History of the Bosco-Milligan Foundation

& the Architectural Heritage Center

For nearly three decades, the Bosco-Milligan Foundation’s unwavering commitment to the preservation of our regional architectural heritage has been based on the belief that vintage buildings and traditional neighborhoods are essential to the vitality and identity of our communities. Established in Portland, Oregon in1987, the Bosco-Milligan Foundation is one of Oregon’s most active non-profit historic preservation organizations. Our founders knew that when one historic building is lost, a piece of our history is gone forever.

The Architectural Heritage Center began as a vision of two remarkable men, Jerry Bosco and Ben Milligan. The Center is their legacy to historic preservation in Portland and the Northwest. Alarmed by the tragic destruction of historic buildings throughout the region, Bosco and Milligan salvaged countless architectural pieces which would otherwise have been lost to the wrecking ball. From the 1950s – 1980s, they collected a truly awe-inspiring treasure trove of historic artifacts, from stained glass windows, building hardware, doors, light fixtures and shades, tiles, and mantles, to cast-iron pieces and countless other historic building elements. The National Park Service documents that the Bosco-Milligan Foundation's collections are the largest in the West and among the five largest in the United States.

Prior to their passing, Jerry Bosco and Ben Milligan established the Bosco-Milligan Foundation to fulfill their vision of a place where their collections could be used in education and training programs. Renovation of our historic West's Block Building - constructed in 1883 at 701 SE Grand Avenue - to house the Architectural Heritage Center was completed shortly after the Center’s opening in February, 2005. The Architectural Heritage Center is a significant historic preservation education facility for the Portland region and plays an important role in celebrating and advocating for the architectural heritage of our city and region.The Center includes two exhibition galleries, two classrooms, workshop space, a library, collections storage spaces, and the Foundation's offices. Public historic preservation programming, begun in 1992, continues at the AHC, as well as at historic sites and neighborhoods throughout the Portland metro area. We have served the needs of more than 65,000 people. Continued progress is being made on the professional inventory and documentation of the collections.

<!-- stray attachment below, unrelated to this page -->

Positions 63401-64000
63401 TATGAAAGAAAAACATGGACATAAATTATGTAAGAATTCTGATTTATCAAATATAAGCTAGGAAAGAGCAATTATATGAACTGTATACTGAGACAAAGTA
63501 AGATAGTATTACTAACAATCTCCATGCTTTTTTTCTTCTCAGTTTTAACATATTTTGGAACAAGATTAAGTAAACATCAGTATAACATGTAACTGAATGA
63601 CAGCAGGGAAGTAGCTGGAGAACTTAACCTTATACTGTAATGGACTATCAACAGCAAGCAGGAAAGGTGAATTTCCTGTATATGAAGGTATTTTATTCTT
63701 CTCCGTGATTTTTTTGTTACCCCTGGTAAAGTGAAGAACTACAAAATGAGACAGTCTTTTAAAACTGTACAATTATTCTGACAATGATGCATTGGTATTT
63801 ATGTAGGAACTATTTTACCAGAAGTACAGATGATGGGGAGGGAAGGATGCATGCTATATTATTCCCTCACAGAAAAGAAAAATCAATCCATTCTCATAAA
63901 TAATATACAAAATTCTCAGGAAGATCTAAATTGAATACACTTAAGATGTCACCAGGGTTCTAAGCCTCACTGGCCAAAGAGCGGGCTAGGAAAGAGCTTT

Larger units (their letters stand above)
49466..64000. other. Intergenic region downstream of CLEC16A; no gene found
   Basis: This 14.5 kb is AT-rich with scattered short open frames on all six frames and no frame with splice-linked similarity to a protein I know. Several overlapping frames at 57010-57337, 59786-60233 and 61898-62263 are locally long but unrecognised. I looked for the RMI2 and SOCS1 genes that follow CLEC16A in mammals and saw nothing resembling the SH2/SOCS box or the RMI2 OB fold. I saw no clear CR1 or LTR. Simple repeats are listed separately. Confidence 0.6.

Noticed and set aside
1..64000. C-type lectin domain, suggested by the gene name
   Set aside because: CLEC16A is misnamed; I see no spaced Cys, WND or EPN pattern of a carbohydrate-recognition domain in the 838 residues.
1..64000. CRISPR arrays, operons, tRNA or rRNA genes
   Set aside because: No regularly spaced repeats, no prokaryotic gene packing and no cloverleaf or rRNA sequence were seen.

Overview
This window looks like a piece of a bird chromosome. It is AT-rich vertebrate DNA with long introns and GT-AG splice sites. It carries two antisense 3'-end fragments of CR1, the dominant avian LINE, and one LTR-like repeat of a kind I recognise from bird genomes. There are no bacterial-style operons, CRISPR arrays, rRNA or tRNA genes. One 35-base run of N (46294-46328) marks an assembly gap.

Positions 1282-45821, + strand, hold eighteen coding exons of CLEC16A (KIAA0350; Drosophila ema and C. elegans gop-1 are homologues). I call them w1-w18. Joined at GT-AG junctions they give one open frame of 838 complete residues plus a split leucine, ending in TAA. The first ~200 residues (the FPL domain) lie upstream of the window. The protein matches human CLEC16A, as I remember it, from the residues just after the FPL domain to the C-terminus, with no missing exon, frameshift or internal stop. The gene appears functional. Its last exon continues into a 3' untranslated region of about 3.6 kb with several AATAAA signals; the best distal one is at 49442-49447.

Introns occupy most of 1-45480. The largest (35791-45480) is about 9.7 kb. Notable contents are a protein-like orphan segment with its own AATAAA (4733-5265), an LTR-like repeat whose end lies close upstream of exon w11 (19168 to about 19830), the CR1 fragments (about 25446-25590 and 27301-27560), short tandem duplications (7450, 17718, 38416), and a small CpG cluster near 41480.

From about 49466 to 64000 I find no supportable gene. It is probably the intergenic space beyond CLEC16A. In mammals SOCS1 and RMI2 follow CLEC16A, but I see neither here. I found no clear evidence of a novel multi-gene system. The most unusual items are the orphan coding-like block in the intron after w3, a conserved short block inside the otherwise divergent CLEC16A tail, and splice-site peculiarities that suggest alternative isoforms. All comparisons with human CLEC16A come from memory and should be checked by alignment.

Meeting a Vital Community Need
The Portland area's rich diversity of vintage buildings defines the character of our community, and how it looks and feels both to long-time residents and newcomers alike. Our local history is irrevocably tied to these buildings, which stand as physical testaments to the hopes, dreams and talents of those who came before us. This is our architectural heritage - the built environment - which is vital to the fabric of our neighborhoods and community identity.

Growth and development pressures, deterioration, and unsuitable alterations threaten our building heritage throughout the region. The problem is compounded when people lack knowledge of good preservation practices that need to be followed to take care for our historic buildings or are unaware of knowledgeable craftspeople. With the appropriate resources and training, people go on to practice quality building preservation and restoration.

At the Architectural Heritage Center, we provide these essential resources throughout the year: the teaching of architectural traditions, styles, materials and building techniques; offering hands-on training in rehabilitation; and ongoing outreach programs to the general public. We proactively promote a greater understanding and appreciation of preserving our building heritage.

Our programs and exhibits forge the link between people and place, between buildings of the past and the living communities of today. The Architectural Heritage Center – the physical facility and the resources within it – provides a unique and dynamic learning environment, for today and for generations to come.